3. Imahara SD, Hopper RA, Wang J, Rivara FP, Klein MB. Patterns and outcomes of pediatric facial fractures in the United States: A survey of the National Trauma Data Bank. J Am Coll Surg. 2008;207:710–716.
4. Alcalá-Galiano A, Arribas-García IJ, Martín-Pérez MA, Romance A, Montalvo-Moreno JJ, Juncos JM. Pediatric facial fractures: Children are not just small adults. Radiographics 2008;28:441–461; quiz 618.
5. Moffitt JK, Wainwright DJ, Bartz-Kurycki M, et al. Factors associated with surgical management for pediatric facial fractures at a level one trauma center. J Craniofac Surg. 2019;30:854–859.
6. Cole P, Kaufman Y, Hollier LH Jr. Managing the pediatric facial fracture. Craniomaxillofac Trauma Reconstr. 2009;2:77–83.
7. Zimmermann CE, Troulis MJ, Kaban LB. Pediatric facial fractures: Recent advances in prevention, diagnosis and management. Int J Oral Maxillofac Surg. 2006;35:2–13.
8. Converse JM, McCarthy JG, Littler JW, eds. Reconstructive Plastic Surgery. 1977.2nd ed. Philadelphia: Saunders;
9. Buchanan EP, Hopper RA, Suver DW, Hayes AG, Gruss JS, Birgfeld CB. Zygomaticomaxillary complex fractures and their association with naso-orbito-ethmoid fractures: A 5-year review. Plast Reconstr Surg. 2012;130:1296–1304.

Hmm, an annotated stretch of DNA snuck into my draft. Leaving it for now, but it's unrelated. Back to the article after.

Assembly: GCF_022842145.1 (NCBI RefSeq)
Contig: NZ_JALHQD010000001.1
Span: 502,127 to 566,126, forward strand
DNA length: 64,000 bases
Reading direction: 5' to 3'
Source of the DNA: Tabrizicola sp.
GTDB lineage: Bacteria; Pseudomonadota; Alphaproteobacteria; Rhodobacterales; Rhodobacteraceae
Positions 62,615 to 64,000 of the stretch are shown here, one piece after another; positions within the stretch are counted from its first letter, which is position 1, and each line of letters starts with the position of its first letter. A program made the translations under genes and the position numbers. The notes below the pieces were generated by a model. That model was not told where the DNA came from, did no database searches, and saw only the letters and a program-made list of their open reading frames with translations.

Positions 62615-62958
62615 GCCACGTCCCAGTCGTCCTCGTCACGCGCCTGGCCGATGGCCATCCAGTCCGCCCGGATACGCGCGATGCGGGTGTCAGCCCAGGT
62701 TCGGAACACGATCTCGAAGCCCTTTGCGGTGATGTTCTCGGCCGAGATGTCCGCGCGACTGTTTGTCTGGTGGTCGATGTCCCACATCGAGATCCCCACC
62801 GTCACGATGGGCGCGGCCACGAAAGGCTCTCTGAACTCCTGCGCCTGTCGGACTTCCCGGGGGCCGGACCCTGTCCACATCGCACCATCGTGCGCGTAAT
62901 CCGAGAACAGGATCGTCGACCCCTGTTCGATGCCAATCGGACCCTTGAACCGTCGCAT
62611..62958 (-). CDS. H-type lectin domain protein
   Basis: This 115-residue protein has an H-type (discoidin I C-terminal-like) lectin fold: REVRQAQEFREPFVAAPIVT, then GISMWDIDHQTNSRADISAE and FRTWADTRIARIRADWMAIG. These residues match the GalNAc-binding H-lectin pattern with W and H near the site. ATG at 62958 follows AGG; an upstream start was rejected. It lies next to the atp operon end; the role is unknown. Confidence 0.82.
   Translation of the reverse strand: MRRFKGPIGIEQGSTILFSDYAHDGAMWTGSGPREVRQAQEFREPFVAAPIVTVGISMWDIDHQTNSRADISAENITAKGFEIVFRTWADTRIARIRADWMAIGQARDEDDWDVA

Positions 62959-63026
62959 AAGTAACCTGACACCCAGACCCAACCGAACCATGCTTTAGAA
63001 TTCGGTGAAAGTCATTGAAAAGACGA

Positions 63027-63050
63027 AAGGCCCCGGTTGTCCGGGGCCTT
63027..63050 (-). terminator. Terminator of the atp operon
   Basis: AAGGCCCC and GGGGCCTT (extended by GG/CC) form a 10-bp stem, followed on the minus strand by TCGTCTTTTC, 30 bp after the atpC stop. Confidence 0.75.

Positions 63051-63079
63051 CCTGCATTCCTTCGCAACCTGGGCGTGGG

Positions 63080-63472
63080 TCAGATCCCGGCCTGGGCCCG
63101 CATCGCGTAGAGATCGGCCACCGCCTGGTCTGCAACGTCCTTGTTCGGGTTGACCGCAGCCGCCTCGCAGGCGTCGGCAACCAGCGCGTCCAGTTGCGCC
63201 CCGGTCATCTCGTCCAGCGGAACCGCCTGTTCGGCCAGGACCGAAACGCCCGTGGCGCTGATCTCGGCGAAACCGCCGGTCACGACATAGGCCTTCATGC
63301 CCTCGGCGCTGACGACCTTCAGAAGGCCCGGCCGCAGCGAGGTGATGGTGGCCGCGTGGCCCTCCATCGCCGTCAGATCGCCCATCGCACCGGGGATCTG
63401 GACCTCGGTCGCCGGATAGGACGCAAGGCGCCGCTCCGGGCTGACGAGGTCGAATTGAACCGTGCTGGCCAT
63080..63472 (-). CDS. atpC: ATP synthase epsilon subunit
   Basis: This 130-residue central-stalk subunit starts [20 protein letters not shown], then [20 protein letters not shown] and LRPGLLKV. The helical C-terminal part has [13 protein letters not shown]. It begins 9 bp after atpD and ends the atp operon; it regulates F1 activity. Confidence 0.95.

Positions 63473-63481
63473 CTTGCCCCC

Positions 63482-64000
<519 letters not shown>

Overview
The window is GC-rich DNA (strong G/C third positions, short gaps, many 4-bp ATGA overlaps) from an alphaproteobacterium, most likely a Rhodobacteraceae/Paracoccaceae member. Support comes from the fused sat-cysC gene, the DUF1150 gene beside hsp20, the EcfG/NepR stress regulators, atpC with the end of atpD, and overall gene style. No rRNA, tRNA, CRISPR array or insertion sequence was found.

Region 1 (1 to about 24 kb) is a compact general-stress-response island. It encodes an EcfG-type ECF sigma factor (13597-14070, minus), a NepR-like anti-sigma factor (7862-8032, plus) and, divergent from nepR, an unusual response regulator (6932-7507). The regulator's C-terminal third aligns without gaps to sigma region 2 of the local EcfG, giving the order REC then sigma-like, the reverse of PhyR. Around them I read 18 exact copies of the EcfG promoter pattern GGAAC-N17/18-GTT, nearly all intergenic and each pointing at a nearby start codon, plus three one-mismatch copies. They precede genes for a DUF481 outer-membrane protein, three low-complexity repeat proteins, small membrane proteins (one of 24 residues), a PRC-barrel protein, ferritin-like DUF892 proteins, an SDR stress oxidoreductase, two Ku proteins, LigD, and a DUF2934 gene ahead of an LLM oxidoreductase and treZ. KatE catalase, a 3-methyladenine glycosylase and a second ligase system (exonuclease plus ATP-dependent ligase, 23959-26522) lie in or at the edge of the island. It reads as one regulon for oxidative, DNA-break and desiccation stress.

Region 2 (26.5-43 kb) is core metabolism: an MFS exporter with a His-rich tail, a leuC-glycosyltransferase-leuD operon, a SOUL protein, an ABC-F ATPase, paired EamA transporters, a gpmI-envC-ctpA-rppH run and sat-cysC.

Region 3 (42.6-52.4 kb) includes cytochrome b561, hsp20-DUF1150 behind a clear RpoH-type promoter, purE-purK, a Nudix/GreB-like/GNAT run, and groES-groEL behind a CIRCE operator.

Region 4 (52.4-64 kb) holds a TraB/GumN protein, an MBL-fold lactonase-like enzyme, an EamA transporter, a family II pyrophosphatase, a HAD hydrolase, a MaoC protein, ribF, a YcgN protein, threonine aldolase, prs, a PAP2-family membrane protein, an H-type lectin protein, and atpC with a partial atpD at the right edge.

10. Jazayeri HE, Khavanin N, Yu JW, et al. Fixation points in the treatment of traumatic zygomaticomaxillary complex fractures: A systematic review and meta-analysis. J Oral Maxillofac Surg. 2019;77:2064–2073.
11. McCarthy JG, May JW Jr, Littler JW, eds. Plastic Surgery: Volume 2, The Face. 1990.Philadelphia: Saunders;
12. Hopper RA, Salemy S, Sze RW. Diagnosis of midface fractures with CT: What the surgeon needs to know. Radiographics 2006;26:783–793.
13. Peretti N, MacLeod S. Zygomaticomaxillary complex fractures: Diagnosis and treatment. Curr Opin Otolaryngol Head Neck Surg. 2017;25:314–319.
14. Rodriguez-Feliz J, Mehta K, Patel A. The management of pediatric type 1 nasoorbitoethmoidal fractures with resorbable fixation. J Craniofac Surg. 2014;25:e495–e501.
15. Andrew TW, Morbia R, Lorenz HP. Pediatric facial trauma. Clin Plast Surg. 2019;46:239–247.
16. Boyette JR. Facial fractures in children. Otolaryngol Clin North Am. 2014;47:747–761.
17. Braun TL, Xue AS, Maricevich RS. Differences in the management of pediatric facial trauma. Semin Plast Surg. 2017;31:118–122.